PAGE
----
Aldosterone blockade has followed in the footsteps of ACE inhibition in reducing mortality in patients with heart failure. This is associated with its beneficial effects on endothelial function and heart rate variability. Diabetes is another area, where angiotensin II withdrawal has proven to be of particular value. We postulated that aldosterone blockade with spironolactone might also have beneficial effects on the prognostic markers of endothelial function and heart rate variability in diabetic patients.
We assessed endothelial function by forearm venous occlusion plethysmography in 42 patients with Type 2 diabetes mellitus after 1 month of treatment with spironolactone or placebo allocated in a randomised double-blind trial. Of the 42 patients, 20 were on ACE inhibitor therapy. We also assessed heart rate variability, HbA1c and plasma angiotensin II levels at the end of each treatment period.
Compared to placebo, spironolactone decreased forearm blood flow response to acetylcholine by 44.56±14.56% (p=0.003) in the group as a whole and by 57.61±15.56% (p<0.001) in the 20 patients on ACE inhibition. Spironolactone also worsened heart rate variability parameters, with root mean squared standard deviation decreased by 1.99±0.93 ms (p=0.03), low-frequency normalised power increased by 2.00±0.91 normalised units (nu) (p=0.03), high-frequency normalised power decreased by 1.98±0.94 nu (p=0.04) and the low frequency : high frequency ratio increased by 0.40±0.19 (p=0.04). HbA1c and angiotensin II increased during treatment with spironolactone by 0.26±0.07% (p=0.001) and 8.12±1.94 pg/ml (p=0.001) respectively.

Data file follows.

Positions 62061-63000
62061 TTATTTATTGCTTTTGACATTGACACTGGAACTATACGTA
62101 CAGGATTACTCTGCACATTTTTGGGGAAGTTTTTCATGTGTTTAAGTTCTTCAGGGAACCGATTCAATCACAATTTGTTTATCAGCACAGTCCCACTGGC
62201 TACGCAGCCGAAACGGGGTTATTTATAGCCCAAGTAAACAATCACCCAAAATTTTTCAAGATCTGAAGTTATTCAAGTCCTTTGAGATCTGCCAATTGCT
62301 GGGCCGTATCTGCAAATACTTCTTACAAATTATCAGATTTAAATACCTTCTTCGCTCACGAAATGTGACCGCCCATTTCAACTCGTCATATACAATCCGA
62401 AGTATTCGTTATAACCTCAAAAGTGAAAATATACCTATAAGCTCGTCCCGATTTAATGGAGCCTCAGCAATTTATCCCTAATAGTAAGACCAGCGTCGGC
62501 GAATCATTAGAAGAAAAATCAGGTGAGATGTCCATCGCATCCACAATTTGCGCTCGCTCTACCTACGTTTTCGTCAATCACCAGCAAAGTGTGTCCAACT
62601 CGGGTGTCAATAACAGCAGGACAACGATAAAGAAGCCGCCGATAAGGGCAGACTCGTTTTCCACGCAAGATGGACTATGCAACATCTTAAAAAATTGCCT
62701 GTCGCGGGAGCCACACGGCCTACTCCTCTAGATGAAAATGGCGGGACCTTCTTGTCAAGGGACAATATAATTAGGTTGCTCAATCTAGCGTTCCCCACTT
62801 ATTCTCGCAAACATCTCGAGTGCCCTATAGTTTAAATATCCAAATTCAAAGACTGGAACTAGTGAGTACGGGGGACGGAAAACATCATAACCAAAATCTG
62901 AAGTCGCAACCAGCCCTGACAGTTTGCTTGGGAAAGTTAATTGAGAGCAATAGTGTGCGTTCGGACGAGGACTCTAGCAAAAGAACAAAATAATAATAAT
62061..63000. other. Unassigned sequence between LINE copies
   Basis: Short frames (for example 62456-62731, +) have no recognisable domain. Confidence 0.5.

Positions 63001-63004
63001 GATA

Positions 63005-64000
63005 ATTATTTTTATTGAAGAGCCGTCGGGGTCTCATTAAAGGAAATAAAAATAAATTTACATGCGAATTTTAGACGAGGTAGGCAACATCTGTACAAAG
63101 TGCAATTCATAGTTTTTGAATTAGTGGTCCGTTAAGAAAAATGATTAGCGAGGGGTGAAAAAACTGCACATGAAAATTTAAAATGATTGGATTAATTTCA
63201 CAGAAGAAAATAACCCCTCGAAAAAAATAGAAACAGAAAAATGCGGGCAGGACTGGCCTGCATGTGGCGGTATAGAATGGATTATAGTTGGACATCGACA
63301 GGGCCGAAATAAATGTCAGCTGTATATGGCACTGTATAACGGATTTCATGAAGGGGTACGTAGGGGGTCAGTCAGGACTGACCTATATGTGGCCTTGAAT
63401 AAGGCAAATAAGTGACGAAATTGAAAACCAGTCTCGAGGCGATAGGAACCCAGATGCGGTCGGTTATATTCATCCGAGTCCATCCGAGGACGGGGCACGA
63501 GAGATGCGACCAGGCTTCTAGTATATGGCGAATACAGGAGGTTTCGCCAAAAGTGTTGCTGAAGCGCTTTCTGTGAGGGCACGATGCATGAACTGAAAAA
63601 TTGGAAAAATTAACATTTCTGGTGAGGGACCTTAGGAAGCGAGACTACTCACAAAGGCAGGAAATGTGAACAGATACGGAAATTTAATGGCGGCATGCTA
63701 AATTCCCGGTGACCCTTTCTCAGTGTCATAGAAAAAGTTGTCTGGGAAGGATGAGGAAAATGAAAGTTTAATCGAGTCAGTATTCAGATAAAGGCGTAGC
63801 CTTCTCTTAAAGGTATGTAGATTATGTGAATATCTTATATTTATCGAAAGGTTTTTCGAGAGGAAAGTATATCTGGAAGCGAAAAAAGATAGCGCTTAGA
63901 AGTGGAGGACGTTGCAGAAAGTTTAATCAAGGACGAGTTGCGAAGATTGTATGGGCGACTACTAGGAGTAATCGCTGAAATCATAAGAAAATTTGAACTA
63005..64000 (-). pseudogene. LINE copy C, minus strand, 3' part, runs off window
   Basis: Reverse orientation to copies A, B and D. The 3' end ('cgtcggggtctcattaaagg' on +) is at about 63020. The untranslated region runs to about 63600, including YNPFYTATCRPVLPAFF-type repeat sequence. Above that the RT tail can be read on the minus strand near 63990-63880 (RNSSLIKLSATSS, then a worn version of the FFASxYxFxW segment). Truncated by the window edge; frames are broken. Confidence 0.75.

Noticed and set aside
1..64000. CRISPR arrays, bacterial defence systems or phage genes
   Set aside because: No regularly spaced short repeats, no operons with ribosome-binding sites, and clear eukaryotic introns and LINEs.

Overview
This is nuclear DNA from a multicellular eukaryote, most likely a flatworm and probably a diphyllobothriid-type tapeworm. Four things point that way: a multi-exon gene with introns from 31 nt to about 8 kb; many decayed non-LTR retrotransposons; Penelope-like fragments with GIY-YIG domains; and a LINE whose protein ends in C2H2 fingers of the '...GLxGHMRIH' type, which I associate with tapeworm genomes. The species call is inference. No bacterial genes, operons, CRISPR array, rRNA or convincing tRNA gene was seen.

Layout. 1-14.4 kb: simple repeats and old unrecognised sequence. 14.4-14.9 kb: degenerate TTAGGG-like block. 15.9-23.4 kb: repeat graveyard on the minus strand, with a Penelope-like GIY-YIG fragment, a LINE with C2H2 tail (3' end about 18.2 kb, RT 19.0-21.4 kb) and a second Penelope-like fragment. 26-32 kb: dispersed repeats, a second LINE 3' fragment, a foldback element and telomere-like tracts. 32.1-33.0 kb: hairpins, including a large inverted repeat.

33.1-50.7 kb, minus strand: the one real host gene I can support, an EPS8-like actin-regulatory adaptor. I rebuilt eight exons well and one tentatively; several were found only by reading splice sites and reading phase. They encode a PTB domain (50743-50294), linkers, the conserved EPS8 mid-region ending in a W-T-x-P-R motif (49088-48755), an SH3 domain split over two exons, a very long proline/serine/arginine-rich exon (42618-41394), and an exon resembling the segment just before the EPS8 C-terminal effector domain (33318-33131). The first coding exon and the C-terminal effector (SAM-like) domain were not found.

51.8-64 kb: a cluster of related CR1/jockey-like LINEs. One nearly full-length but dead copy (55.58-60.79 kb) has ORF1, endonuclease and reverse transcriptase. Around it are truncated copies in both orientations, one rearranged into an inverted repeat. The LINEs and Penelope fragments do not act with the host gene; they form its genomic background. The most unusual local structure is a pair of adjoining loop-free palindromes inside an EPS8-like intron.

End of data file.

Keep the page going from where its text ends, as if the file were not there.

Spironolactone worsened endothelial function and heart rate variability in patients with Type 2 diabetes. These findings are possibly due to the worsening of glycaemic control and increase in plasma angiotensin II that were seen with spironolactone treatment. Thus the prescription of spironolactone to diabetic patients without heart failure does not seem to be justified.